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Mollie Aspen will get polyester tent audition through 2024

Rick Carroll, Aspen Daily News Staff Writer
The Mollie Aspen received permission from Aspen City Council to install a temporary tent on its rooftop deck for up to 39 days through the end of the year. Jason Charme/Aspen Daily News

It wasn’t a tent revival Tuesday night, but the Aspen City Council managed to revive a tent proposal.

A 5-0 vote by council members allowed Aspen’s newest hotel, Mollie Aspen, to install a third-level, rooftop-deck patio tent on a special-use basis through the end of 2024. The council granted the hotel use of the tent, roughly 540 square feet, for up to 39 days through Dec. 31. Days spent setting up and breaking down the tent structure count toward that total.

The compromise the council hatched with the Mollie ownership, represented by planner Mitch Haas, was in response to a denial recommendation from city planners, who said the proposal was out of character with the historic district. The Mollie, which opened in December at the corner of Garmisch and Main streets, is part of the Main Street Historic District.

The denial recommendation, however, concerned Mollie’s proposal seeking approval for the ability to have temporary use of a tent up to 75 days annually for five years, with a five-year extension. The council didn’t have enough votes to approve that proposal for that length of time, but they were open to trying it out through the year’s end to see how it goes.

“It’s merely a tent that would provide protection for the uses that are already allowed,” Haas told the council. The tent would be used for special events like weddings, he said.

If the tent’s audition through the end of the year goes well — few or no neighborhood complaints, for example — then the special-use privileges could be extended, the council agreed.

The Community Development Department’s Ben Anderson and Sophie Varga, in both a memo and their remarks to the council, said their denial recommendation was informed by staff concerns that about the increased use on the roof deck and its impacts on the neighborhood — like noise — and the potential for privatization of lodge amenity space during use of the tent. They also said the material being used for the tent — laminated polyester — didn’t meet the Main Street Historic District’s guidelines that materials can be primarily wood or brick.

“Laminated polyester does not have proven durability and weathering characteristics within Aspen’s climate. The tent is beige, a neutral color. Staff finds the criterion not met,” the memo said.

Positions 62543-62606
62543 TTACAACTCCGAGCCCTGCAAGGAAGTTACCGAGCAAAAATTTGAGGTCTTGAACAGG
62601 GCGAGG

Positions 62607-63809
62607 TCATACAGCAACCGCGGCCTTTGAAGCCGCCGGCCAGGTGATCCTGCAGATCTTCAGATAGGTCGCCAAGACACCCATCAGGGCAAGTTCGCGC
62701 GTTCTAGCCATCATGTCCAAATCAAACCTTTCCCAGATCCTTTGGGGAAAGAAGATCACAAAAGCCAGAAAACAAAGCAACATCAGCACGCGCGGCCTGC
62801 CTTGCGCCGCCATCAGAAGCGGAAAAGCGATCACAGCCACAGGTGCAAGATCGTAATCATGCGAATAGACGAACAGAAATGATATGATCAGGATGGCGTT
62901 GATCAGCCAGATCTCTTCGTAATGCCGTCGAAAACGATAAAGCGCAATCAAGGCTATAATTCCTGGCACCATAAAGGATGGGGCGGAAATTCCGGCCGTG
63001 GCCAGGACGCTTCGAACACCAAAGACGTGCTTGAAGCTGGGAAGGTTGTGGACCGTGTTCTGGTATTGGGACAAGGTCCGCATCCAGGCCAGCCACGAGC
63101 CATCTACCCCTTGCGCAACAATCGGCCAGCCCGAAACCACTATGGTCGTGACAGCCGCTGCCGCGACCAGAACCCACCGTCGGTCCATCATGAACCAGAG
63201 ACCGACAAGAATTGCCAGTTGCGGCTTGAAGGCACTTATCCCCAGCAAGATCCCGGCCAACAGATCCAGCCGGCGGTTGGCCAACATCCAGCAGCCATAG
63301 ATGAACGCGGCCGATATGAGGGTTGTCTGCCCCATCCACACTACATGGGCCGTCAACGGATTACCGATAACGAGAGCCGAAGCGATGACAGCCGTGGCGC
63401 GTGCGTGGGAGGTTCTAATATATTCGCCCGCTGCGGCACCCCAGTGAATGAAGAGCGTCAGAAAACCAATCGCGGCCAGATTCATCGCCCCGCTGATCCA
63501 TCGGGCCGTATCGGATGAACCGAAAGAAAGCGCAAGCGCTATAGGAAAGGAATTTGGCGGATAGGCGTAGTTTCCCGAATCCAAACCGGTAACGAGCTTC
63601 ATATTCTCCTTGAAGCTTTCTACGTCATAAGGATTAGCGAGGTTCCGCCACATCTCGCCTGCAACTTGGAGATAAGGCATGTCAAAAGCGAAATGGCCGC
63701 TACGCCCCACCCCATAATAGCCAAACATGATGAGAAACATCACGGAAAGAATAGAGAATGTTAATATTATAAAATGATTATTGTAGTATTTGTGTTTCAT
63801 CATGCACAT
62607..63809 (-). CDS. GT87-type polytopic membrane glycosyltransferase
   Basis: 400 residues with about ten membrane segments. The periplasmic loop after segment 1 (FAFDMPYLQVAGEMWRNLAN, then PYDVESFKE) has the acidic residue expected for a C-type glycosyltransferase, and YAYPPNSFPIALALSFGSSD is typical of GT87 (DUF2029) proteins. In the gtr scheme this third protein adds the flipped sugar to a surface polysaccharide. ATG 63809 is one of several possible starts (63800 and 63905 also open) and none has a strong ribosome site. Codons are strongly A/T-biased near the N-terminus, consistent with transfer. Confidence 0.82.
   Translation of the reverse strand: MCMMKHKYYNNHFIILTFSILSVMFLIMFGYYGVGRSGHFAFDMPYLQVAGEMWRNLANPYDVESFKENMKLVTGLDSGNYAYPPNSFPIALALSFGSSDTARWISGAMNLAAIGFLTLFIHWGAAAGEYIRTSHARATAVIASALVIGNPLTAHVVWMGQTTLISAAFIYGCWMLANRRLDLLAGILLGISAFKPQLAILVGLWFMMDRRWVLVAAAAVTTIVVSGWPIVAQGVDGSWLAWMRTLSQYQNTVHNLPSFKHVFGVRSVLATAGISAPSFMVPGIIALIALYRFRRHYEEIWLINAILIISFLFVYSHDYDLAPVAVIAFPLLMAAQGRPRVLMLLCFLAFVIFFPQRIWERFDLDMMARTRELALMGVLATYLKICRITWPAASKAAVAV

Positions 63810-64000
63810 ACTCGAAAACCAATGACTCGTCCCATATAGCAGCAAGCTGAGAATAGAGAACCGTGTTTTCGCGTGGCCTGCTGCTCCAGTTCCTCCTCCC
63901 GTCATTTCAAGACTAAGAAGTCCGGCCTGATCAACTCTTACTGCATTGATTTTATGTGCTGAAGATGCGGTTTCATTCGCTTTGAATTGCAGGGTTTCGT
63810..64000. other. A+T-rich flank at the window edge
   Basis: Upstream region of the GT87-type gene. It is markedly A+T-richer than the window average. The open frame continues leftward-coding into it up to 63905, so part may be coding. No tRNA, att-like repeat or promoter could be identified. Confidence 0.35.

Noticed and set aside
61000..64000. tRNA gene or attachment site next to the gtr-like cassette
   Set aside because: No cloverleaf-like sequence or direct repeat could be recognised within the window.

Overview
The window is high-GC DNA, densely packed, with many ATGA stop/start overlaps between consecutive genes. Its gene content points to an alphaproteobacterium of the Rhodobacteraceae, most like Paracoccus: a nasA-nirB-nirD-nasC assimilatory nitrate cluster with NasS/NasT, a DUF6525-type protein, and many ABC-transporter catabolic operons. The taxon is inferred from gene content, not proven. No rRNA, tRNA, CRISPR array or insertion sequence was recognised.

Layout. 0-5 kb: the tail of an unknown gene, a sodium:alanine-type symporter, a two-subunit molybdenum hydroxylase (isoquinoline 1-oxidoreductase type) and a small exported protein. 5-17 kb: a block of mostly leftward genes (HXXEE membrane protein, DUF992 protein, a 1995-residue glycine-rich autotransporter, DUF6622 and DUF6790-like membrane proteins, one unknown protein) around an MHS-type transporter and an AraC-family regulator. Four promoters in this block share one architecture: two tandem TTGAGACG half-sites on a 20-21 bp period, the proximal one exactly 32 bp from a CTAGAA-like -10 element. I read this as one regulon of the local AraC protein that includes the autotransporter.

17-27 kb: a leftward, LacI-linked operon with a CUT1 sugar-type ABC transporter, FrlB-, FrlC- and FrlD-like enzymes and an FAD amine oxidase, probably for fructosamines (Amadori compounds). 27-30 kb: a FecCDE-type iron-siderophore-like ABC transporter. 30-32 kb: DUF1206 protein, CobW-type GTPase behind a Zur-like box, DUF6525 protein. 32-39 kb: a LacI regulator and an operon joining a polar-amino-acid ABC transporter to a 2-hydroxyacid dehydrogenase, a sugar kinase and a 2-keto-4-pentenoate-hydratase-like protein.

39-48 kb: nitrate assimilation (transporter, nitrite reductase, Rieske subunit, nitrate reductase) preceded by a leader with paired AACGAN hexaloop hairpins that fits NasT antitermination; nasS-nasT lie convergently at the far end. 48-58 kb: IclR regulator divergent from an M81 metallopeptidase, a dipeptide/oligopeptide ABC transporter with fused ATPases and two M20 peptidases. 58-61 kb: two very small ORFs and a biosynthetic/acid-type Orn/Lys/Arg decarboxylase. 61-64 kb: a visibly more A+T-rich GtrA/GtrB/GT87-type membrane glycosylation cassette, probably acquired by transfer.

Varga emphasized that point: “Laminated polyester does not fulfill these requirements,” she told the council.

Haas said he was perplexed by their reasoning. He said that the hotel’s ground-level space is part of the hotel’s public amenity space as required by approvals that did not include the the building’s upper levels; the rooftop deck’s use would not change with the tent; and it would be impractical if not impossible to to use wood and brick for a temporary tent structure.

“It’s not like some bought-on-Amazon tent is being proposed,” he said, adding that brick and wood aren’t tent materials.

Anderson, who is director of Community Development, said it might be time to update the codes that were approved decades ago, but that they were following what’s in front of them.

“Staff couldn’t identify any Council approvals to erect temporary structures within the Main Street Historic District within the past ten years,” said the memo from Anderson and Varga.

The COVID-19 pandemic ushered in new approaches to dining: The city gave some restaurants flexibility to use tents outdoors to maximize their business potential with limited seating due to public health orders. After May 1, 2022, however, the city stopped the practice of permitting restaurants to erect temporary enclosures like tents, subjecting them to a similar review Mollie underwent.

“This conversation has changed so much over the years,” Torre said. “Tent availability, tent usability have changed so much … we are relying on a code that’s decades old in this department. Yes, COVID definitely brought it to the forefront, but it’s also a discussion we’re seeing with restaurants and other outdoor private properties.”

Haas submitted a land-use application in January for the temporary use of a tent and a revised one in April after getting recommendation from the Community Development Department. Even so, Anderson said the proposal didn’t have much of a chance out the gate.

“I think on this particular application, we had lots of conversations about this — this is a building that was recently built … and we have been very clear about recommending denial” with proposals in the historic district that don’t meet its guidelines.

The tent proposed by Mollie will stand 13 feet, 9 inches high, 23 feet wide and 23 feet, 4 inches deep. City officials also expressed concern about the height.

Courtesy of the Aspen Daily News